Monday 18 November 2013

Doctor Who - The Krotons

Kroton Torpedoes

Doctor Who - The Krotons
UK Airdate: 28th December 1968 to 18th January 1969
BBC Region 2

I remember exactly when I first saw The Krotons on television... and it was a really big deal.

My earliest, haziest recollections of Doctor Who as a two year old were of the Autons smashing their way out of shop windows in the Jon Pertwee classic Spearhead From Space (reviewed here) and Jon Pertwee was the Doctor I grew up with... along with, um, Tom Baker and Peter Davison. However, I was aware of all of the Doctors at the time from various publications... the 1973 10 year Radio Times anniversary magazine, The Doctor Who Book Of Monsters and, of course, the numerous Target novelisations of the stories which I started reading when I was fairly young. And my favourite of these last were always the ones with Patrick Troughton’s incarnation of The Doctor in them.

Flash forward a little to November 1981. We were already past the great purge of the BBC's stupid destruction of what was then the majority of their Doctor Who back catalogue and, as a result, they only had the one Patrick Troughton story left in their vaults at the time (a few more have thankfully resurfaced over the years but the majority of them are still lost). The story was The Krotons but, since they rarely showed repeats of Doctor Who related stories on television at the time, barring the odd rerun of The Brain Of Morbius or The Deadly Assassin, it seemed unlikely that I would ever see a Hartnell or Troughton story in my lifetime (or so I thought then and, in the days before commercial video recorders, this was actually a very reasonable conclusion to reach).

Then something wonderful happened. To bridge a gap between series 18 and 19 of the show, the BBC ran a series of repeats, screening old stories in the winter of 1981, before Davison’s first full series as The Doctor. The stories they ran, shown as part of a season called The Five Faces Of Doctor Who, were Hartnell’s first story An Unearthly Child, Troughton’s The Krotons, Pertwee’s The Carnival Of Monsters, Hartnell,Troughton and Pertwee’s The Three Doctors and Baker’s recent swan song, Logopolis.

And so I had occasion to finally see  Troughton in action in, not only a Troughton era story, which had started its original first episode broadcast right towards the end of the first year of my own birth, but also a Pertwee era story which I didn’t really remember from the first time it played back in 1972. And they were great. I really loved Troughton in the role of The Doctor and from pretty much that point in my life he became my favourite actor in the role. Still is to this day.

The Krotons may not have been the one the BBC would have shown if they’d have had any kind of choice in terms of repeating from Troughton’s back catalogue, but it was certainly a good one, depicting the somewhat clich├ęd Doctor Who story chestnut, the ignorant enslaved by the technologically advanced.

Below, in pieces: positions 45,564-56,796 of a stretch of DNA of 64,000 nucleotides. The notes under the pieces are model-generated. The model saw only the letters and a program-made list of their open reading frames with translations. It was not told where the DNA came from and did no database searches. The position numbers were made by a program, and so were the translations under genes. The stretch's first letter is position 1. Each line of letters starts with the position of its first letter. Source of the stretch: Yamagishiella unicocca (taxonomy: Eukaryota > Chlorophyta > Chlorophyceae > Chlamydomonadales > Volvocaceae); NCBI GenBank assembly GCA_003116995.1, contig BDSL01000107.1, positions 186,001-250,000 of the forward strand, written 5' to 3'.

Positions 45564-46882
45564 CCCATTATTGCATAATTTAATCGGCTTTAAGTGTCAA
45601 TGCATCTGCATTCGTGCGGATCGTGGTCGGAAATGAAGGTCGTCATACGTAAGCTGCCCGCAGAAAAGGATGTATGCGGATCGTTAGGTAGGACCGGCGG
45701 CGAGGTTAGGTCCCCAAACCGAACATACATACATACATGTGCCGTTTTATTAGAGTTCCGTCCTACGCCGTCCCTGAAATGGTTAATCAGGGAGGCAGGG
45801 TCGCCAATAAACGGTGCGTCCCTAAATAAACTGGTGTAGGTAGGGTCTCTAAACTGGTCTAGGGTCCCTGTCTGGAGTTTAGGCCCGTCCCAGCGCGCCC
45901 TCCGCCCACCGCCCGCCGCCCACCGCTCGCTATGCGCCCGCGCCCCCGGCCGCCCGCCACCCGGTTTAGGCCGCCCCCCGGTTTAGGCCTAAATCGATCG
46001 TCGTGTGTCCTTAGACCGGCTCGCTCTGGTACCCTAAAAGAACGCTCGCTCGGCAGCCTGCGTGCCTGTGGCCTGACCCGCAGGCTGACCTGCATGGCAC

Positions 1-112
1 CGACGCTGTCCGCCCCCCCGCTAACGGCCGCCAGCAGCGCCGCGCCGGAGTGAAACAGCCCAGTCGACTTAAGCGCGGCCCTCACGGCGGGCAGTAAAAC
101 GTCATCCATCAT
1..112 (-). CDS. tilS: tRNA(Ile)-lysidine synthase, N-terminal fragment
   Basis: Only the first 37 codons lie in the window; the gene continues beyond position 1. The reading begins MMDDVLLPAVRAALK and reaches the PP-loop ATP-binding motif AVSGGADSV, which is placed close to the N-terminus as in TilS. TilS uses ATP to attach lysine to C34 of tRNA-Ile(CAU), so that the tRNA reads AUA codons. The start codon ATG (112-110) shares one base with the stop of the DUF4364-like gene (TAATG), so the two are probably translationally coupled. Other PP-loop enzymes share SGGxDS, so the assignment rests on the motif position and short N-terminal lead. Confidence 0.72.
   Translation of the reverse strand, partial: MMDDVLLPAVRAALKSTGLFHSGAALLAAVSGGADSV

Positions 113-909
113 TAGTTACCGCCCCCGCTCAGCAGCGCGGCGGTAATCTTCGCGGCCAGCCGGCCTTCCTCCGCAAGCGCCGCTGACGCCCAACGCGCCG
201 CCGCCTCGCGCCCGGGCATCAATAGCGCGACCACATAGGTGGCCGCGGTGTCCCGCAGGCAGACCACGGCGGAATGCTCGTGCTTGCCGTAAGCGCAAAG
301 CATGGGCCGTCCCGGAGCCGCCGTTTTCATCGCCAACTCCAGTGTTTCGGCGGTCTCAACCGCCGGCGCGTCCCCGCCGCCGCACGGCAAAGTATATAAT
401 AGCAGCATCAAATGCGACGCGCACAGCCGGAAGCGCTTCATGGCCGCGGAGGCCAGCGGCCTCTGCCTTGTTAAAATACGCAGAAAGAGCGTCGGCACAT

In the case of The Krotons, The Doctor, Jamie and Zoe accidentally stumble on a race of primitive humanoids called The Gonds who are educated by The Kroton’s machines throughout their lives. The brightest and best are picked each year to be “companions” of the unseen Krotons and disappear into the Kroton’s machine, never to be seen again. The Doctor and his companions already know why they’ve not been seen again.. because they are disintegrated by the Krotons as, it turns out, The Krotons convert smart brain energy into something they can use to finally ‘take off’ after centuries in their broken spaceship... the repairs to which are conveniently just reaching completion. It’s up to The Doctor, Jamie and Zoe to rally the Gonds against the Krotons and also defeat the superior new faction of Gonds who want to attack the Krotons straight away with no chance of winning. It’s all pretty standard stuff for a Doctor Who story but, since it is a 1960s Doctor Who story, that means it’s still pretty good at what it does where many other shows or movies might fail.

The camerawork is kinda cool and there are some interesting POV shots from the ‘camera-as-Kroton’ vision with some establishing shots, too, which border on the surreal and maintain interest without worrying about not filling the soundtrack with the constant drone of dialogue, like most shows these days try to do.

The score, such as it is, is interesting too. It’s just been released on CD earlier this year by Silva Screen but it’s not a traditional score rooted, or indeed anywhere near, melody. Instead it’s a load of electronic sounds and atmospheres which allowed the BBC Radiophonic Workshop a chance to show off its technical brilliance and imbibe the story with sound tonalities to create the tension and atmosphere required when the villains are, indeed, a robot/crystalline species themselves.

The acting and scripting are all pretty much pitch perfect and you do care about the various characters and the antics they get up to on screen, although some of the cliffhangers are not exactly as worrying as you might want, to be sure. The personalities of both The Doctor and his companions come to the fore, re-enforcing the character types and flitting between the comedy that the Troughton era was best known for and the sense of imminent danger that has always been a big part of the show.

The DVD print fares pretty well for a Troughton era story, not that surprising since they’ve had the original of this one for a while, and the transfer seems as good as you could expect from the BBC at this stage of their admirable contribution to the home video format. Certainly an entertaining time for Troughton fans and, if you’ve never seen a 'Second Doctor' story before, this one would make a great jumping on point, seeing as how the character dynamics are all well on show and it’s all wrapped up in a charmingly entertaining story. Definitely one to watch.

No comments:

Post a Comment